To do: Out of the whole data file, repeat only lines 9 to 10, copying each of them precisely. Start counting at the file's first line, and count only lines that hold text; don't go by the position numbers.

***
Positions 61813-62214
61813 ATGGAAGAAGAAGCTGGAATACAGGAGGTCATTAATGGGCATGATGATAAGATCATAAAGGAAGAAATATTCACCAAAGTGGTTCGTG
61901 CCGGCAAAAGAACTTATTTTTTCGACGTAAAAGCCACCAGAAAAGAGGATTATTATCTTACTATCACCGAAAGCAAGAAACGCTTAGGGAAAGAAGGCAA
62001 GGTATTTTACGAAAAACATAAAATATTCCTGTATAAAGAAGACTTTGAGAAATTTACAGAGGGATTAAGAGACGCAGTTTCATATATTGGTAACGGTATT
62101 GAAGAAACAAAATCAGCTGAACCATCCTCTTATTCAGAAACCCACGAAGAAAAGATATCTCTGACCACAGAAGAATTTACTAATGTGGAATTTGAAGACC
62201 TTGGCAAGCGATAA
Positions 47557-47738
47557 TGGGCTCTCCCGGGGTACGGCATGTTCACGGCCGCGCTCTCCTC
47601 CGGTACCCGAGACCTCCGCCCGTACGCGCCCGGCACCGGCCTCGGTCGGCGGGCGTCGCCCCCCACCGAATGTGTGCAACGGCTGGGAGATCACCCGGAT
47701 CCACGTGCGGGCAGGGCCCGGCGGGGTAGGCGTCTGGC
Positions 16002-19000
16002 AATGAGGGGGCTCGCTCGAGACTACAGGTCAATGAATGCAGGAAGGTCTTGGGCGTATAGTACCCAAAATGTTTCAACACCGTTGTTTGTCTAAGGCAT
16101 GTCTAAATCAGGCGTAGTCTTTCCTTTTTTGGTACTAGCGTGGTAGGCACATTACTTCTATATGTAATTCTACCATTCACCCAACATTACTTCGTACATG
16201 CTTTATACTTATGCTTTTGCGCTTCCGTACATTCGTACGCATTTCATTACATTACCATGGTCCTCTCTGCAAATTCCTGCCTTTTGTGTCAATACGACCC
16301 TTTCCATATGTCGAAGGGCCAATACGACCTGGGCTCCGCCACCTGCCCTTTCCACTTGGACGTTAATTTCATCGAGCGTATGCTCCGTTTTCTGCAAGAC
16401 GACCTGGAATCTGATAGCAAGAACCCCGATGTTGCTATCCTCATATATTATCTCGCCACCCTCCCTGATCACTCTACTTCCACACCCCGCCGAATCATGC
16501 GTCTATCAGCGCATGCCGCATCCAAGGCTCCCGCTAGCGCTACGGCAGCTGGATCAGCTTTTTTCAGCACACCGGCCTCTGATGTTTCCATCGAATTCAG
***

47601 CGGTACCCGAGACCTCCGCCCGTACGCGCCCGGCACCGGCCTCGGTCGGCGGGCGTCGCCCCCCACCGAATGTGTGCAACGGCTGGGAGATCACCCGGAT
47701 CCACGTGCGGGCAGGGCCCGGCGGGGTAGGCGTCTGGC